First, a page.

For Greene County News
XENIA — Students at Xenia High School have a unique opportunity thanks to a successful 25-year cooperation with Greene Memorial Hospital.
The Xenia High School Enclave Program is a co-op for sophomores with an IEP Plan that would benefit from a work environment. Approximately six to eight students chosen for the program spend their first three periods working at the hospital – getting a real-life lesson in work.
Greene Memorial Hospital Volunteer Coordinator Linda Richardson helps work with the students and places them where needed throughout the hospital after a special orientation. Teacher’s aide Tammy Vandyne works directly with the students and Richardson throughout the school year.
Treated like Kettering Health Network volunteers, the students wear special hospital shirts and name badges and are asked to follow hospital protocol. Some of the students will work in dietary, while others may work in primary areas of the hospital and/or housekeeping.
Xenia Community Schools Intervention Specialist John O’Patrny believes this program not only gives the students real job experience, but provides an opportunity to make connections and receive mentoring to help make future career choices.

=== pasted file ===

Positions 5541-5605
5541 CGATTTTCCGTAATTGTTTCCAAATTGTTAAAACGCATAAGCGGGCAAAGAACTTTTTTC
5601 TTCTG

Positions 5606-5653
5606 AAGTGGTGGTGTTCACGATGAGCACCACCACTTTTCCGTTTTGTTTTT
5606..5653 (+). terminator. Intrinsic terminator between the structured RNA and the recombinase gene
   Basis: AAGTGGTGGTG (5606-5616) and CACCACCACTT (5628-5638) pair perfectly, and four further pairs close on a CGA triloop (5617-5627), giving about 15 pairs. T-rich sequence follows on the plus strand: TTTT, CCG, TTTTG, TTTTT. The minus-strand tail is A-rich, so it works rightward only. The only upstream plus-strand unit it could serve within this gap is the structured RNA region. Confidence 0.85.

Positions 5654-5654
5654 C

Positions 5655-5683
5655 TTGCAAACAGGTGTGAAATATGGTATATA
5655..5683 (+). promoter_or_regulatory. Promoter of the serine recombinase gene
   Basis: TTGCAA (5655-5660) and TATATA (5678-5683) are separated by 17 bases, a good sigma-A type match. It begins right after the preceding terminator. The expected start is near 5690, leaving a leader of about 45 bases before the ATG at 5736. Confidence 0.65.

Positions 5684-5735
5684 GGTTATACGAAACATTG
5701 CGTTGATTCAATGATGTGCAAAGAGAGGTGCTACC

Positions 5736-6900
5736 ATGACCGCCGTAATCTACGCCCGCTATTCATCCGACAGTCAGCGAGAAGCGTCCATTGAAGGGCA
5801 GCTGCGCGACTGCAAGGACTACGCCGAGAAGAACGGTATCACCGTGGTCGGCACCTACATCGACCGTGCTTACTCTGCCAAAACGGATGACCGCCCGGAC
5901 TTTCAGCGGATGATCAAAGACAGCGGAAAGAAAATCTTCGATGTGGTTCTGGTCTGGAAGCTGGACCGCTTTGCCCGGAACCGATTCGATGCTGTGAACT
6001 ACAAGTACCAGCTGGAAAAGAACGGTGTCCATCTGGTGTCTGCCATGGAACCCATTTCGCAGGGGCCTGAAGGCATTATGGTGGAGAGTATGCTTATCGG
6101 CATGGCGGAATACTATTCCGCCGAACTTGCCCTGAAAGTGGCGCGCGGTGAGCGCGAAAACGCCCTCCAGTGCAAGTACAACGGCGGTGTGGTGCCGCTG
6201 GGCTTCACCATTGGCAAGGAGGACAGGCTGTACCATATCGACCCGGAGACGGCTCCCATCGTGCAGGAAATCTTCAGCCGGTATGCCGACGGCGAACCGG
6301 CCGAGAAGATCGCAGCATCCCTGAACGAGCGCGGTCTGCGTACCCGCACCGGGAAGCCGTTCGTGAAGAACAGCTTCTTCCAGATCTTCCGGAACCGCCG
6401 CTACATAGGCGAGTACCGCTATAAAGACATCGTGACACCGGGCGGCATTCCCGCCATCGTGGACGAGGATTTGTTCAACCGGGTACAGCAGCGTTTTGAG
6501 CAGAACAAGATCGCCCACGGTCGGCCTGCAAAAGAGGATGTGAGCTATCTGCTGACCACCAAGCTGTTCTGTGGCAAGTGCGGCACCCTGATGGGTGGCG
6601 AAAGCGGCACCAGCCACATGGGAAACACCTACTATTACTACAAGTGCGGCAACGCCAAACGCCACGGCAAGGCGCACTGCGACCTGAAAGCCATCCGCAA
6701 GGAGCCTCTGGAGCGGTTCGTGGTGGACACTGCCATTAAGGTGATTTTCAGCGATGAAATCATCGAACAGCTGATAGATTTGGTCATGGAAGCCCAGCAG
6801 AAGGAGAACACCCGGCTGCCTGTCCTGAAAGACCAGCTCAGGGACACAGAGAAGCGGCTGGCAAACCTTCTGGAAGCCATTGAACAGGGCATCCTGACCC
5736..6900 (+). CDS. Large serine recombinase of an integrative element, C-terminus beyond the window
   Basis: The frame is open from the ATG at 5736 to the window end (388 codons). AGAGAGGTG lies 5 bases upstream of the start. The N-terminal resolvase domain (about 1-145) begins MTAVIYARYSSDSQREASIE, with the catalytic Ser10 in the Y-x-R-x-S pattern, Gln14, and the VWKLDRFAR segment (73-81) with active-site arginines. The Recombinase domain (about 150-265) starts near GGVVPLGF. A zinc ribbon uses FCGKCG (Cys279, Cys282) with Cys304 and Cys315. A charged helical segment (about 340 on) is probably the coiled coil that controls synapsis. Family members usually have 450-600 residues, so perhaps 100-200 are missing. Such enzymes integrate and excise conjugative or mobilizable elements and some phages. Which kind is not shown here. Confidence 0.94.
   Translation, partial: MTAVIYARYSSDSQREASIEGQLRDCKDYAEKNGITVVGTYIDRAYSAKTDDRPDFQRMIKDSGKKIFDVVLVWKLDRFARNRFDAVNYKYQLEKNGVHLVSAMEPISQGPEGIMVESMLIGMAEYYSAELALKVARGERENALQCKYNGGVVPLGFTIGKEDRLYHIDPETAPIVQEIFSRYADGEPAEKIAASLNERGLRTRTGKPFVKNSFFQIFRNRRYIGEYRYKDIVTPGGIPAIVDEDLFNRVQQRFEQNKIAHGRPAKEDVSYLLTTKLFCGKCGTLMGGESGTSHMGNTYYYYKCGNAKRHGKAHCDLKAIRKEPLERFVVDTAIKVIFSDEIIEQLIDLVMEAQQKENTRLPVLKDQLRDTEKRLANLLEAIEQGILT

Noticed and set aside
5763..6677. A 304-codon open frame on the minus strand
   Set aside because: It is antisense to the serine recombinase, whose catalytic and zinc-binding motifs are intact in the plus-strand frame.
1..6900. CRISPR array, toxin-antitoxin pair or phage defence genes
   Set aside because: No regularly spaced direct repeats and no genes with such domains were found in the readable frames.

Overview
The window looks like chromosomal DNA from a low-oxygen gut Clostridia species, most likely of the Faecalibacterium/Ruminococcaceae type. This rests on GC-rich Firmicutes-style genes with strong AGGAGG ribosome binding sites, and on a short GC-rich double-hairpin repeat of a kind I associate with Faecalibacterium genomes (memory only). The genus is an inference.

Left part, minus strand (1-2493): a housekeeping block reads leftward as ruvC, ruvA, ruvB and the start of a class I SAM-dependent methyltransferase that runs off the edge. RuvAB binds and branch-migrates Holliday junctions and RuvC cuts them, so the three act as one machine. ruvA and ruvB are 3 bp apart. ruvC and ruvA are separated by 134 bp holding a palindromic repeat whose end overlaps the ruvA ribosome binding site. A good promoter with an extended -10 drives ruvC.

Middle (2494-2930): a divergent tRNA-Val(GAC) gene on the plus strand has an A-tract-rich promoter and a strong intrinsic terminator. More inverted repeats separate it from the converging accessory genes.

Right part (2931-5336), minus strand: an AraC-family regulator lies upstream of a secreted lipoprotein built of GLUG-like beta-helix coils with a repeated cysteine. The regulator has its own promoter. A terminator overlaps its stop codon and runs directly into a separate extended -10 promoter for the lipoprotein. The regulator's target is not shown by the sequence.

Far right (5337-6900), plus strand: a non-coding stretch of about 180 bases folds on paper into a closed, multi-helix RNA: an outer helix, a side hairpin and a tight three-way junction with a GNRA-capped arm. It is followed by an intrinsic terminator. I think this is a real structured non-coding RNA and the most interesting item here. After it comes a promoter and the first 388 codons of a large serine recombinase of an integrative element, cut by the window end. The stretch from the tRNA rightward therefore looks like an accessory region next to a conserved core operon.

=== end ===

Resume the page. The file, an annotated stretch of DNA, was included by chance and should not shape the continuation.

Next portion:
The students learn directly from employees throughout the hospital. “We try to place them where we feel they may flourish,” said Richardson.
Many times Richardson has seen those very students come back later to volunteer at the hospital or even become employed through the Network.
“After a short period of time learning, it’s amazing how much the employees depend on the student volunteers,” added Richardson. “Mentoring young people like this keeps everyone young and vibrant.”
Richardson enjoys watching the young people grow and mature into young adults with purpose and mission – feeling good about what they can contribute to the hospital.
“We hope to teach them responsibility,” she added. “Give them real life experience in order to help them be able to get a job when they are out of school.”
According to O’Patrny, some students have had such a successful experience in the program they were able to obtain full-time work following graduation. A recent graduate is now working at Soin Medical Center.
“I’ve seen shy students come out of their shells through this program,” said O’Patrny. “It’s amazing to watch them mature.”
Richardson, staff and school officials believe programs like this provide confidence, experience and something you just don’t get in the classroom.
“This program is a win-win for everyone involved, and Greene Memorial is richer as well,” said Richardson.
Story courtesy of The Greene Medical Foundation - Greene Memorial Hospital and Soin Medical Center hospital within Kettering Health Network.